Lehrstuhl für Neurobiologie und Genetik

    New review on enteroendocrine peptides


    Together with his collaborator Jan A. Veenstra from the University of Bordeaux, Christian Wegener wrote a review article on the chemical identity, function and regulation of enteroendocrine peptides in insects. Surprisingly, this seems to be the first review dedicated solely to insect enteroendocrine peptides.

    Wegener C, Veenstra JA. 2015. Chemical identity, function and regulation of enteroendocrine peptides in insects. Current Opinion in Insect Science 11:8–13.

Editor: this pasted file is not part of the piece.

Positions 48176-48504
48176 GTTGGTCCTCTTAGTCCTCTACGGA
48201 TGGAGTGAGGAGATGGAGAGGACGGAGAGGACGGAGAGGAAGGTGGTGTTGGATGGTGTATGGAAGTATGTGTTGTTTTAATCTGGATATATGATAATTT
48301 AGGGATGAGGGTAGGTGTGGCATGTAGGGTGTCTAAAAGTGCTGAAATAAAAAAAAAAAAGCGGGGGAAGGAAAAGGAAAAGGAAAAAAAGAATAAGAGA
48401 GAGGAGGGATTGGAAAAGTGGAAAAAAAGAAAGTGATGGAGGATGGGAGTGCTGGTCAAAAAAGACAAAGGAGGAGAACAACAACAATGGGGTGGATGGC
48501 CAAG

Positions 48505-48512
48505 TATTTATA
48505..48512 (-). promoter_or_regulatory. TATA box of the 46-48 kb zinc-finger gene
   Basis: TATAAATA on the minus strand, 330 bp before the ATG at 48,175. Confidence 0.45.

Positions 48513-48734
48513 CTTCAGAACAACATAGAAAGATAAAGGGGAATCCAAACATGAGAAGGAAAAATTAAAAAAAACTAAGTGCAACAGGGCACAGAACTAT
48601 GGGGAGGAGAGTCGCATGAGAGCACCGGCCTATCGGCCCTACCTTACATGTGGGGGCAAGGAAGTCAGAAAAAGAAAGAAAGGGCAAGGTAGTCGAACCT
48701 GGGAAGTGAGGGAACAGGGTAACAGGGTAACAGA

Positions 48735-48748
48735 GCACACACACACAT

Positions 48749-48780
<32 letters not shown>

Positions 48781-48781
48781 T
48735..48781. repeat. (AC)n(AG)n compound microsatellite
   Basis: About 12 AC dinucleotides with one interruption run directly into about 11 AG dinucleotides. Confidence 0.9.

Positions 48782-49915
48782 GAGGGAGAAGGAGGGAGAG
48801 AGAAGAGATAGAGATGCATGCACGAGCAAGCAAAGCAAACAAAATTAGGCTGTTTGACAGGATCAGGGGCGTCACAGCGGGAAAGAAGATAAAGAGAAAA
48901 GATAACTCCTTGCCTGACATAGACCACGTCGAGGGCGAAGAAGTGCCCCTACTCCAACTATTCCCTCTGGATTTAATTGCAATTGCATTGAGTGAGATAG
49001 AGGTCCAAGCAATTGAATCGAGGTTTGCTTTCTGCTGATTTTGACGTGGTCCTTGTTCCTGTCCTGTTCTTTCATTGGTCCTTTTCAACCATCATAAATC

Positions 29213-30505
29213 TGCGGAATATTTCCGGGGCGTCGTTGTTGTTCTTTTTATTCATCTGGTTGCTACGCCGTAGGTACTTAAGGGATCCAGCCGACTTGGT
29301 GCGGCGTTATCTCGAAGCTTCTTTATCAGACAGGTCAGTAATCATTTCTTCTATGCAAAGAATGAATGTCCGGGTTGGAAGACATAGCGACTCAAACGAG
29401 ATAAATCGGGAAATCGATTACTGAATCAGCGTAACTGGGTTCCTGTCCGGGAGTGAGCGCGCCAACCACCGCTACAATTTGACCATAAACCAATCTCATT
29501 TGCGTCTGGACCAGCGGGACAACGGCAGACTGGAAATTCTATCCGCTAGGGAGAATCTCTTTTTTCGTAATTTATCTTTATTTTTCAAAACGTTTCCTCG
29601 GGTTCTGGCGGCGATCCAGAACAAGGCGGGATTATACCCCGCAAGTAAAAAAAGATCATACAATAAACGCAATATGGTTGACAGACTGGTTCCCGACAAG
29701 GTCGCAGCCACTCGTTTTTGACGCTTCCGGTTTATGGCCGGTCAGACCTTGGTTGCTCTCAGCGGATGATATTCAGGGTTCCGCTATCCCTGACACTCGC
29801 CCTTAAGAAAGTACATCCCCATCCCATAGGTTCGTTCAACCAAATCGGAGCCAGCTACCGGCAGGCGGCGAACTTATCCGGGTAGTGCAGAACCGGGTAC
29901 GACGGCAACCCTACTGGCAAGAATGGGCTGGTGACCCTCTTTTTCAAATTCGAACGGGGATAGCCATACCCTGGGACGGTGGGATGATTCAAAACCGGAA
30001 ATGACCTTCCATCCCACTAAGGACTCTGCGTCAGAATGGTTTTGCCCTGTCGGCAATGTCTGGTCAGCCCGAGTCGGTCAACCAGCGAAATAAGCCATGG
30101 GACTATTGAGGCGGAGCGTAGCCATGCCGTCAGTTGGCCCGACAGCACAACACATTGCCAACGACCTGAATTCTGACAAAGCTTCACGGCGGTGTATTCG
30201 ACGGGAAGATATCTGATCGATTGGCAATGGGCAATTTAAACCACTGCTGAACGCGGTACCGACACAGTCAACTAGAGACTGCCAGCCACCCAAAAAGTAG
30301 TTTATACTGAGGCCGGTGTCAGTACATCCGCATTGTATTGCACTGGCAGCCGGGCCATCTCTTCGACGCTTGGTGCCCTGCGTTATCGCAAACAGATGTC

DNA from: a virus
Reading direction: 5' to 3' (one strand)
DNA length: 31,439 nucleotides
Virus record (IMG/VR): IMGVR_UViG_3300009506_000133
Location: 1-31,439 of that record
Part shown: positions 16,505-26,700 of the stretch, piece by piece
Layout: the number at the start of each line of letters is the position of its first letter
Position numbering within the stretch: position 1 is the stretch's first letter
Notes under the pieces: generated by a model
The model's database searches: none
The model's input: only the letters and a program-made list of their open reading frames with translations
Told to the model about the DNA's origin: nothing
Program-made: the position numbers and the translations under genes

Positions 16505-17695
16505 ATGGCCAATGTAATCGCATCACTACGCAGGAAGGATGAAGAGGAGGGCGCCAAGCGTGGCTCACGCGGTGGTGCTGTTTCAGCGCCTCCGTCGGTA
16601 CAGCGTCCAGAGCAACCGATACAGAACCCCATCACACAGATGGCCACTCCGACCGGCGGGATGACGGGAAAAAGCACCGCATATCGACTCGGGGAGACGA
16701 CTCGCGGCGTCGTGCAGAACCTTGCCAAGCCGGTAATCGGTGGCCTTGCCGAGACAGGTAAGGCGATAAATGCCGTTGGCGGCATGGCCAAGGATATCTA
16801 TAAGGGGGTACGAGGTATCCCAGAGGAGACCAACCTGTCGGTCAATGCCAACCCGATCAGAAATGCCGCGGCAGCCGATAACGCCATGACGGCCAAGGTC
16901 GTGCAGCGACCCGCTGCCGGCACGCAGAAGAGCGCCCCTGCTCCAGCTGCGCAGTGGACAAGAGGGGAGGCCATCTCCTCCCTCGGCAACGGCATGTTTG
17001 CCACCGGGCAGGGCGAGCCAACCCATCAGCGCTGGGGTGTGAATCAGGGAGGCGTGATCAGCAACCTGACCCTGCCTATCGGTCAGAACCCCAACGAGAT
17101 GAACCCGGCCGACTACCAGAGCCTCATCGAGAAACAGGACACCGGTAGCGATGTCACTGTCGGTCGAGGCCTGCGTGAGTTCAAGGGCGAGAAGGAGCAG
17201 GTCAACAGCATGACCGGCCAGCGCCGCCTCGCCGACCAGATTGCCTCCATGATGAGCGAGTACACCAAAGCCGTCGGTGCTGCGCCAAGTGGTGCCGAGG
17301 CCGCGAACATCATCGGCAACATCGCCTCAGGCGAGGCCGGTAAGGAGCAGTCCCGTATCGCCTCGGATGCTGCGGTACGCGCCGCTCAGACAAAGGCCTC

How animals allocate energy and metabolic decisions are coordinated is a fundamental physiological question. Metabolic research is strongly driven by an increasing obesity rate in humans. For insects — which contain many pest species and disease vectors — the control of feeding is of agroeconomical and medical importance. Regulatory peptides have since long been in focus of metabolic research. In insects, major advances have been made recently, mostly due to research in the genetically tractable Drosophila melanogaster with focus on the central nervous system as a source of neuropeptides. Research on peptides produced by enteroendocrine cells remained peripheral, but this situation is about to change. This review highlights current knowledge and advances on the identity and role of enteroendocrine insect peptides.